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This week's episode features two legendary members of the Green Bay Packers: Hall of Fame Quarterback Bart Starr and Hall of Fame Halfback Paul Hornung.
Episode Segments:
Sports and Torts: Hall of Famer Bart Starr

Bart Starr was a 17th round draft choice of the Green Bay Packers in 1956. His playing time was limited during his first few years on the team, but the arrival of Vince Lombardi as Packers coach changed his football career. Lombardi found Starr an intelligent and capable player. With his encouragement, Starr acquired the self-confidence to become one of the NFL's great field leaders.
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Sports and Torts: Hall of Famer Paul Hornung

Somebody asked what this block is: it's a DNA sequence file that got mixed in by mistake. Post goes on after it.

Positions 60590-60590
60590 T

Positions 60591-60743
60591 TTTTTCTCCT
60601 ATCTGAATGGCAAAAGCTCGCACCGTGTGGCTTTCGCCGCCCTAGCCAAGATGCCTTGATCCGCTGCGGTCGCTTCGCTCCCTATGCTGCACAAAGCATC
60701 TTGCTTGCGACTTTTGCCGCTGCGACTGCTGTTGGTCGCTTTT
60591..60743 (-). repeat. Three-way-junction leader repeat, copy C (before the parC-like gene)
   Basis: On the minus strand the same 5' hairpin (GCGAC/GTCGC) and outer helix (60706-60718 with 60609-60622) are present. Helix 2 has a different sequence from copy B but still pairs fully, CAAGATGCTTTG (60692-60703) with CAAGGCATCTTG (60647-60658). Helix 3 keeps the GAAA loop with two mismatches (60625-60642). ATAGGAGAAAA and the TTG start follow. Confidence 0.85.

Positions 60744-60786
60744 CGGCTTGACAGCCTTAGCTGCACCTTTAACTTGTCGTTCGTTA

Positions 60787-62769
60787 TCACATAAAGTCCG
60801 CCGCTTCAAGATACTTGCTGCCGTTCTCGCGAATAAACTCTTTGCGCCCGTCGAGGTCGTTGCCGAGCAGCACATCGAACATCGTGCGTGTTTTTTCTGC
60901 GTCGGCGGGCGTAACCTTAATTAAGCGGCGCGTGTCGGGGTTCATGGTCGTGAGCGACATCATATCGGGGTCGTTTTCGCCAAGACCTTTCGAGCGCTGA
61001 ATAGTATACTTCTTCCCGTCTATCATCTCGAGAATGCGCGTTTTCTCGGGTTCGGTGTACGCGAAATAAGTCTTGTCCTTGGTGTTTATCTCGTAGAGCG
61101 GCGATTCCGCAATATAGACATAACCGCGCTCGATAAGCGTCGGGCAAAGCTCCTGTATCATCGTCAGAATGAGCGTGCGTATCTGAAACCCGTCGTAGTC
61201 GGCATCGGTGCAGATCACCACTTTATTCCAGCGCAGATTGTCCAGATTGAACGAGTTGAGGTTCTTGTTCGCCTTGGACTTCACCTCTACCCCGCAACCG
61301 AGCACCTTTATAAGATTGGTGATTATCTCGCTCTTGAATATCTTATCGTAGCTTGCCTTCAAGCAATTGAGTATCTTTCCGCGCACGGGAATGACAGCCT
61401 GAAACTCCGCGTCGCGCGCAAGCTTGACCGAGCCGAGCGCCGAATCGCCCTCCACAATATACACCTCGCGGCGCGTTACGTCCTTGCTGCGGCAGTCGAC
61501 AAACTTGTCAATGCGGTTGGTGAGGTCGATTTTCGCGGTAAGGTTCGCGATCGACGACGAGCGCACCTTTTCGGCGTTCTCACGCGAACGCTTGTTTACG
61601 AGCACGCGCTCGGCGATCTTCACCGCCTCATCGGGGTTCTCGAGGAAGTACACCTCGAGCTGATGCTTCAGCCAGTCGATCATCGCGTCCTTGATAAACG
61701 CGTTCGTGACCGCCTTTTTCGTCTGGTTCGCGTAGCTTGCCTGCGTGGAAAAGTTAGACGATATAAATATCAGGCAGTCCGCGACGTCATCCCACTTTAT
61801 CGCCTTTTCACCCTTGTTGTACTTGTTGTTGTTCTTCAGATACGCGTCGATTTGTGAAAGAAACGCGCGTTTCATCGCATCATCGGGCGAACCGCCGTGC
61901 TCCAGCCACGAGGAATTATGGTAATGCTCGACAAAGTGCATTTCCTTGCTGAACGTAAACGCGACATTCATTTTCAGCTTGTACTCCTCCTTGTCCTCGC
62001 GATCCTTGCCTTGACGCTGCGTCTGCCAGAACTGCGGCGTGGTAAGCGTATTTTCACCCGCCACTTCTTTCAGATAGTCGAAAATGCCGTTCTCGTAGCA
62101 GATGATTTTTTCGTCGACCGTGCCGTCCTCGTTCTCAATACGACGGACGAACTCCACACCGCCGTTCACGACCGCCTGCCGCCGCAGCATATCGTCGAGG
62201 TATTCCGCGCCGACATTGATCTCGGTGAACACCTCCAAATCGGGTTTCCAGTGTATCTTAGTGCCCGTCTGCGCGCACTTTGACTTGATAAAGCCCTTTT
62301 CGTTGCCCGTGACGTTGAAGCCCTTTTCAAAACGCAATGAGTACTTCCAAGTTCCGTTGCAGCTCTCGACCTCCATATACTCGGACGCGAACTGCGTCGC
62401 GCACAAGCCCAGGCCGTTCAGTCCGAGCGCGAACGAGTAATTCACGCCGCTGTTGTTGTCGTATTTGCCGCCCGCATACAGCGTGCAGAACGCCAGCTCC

Even though the Green Bay Packers had quality players at almost every position during the "dynasty years" of the 1960s, many insist that Paul Hornung, the team's bonus draft pick in 1957, was the most important contributor to the Packers' successes. Said to have a "nose for the end zone," Hornung scored 760 points in nine seasons on 62 touchdowns, 190 PATs and 66 field goals. As his record clearly shows, Paul did more than just score points. He gained 3,711 yards rushing and 1,480 yards on pass receptions.
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Guest(s) Appearing on this Episode
Bart Starr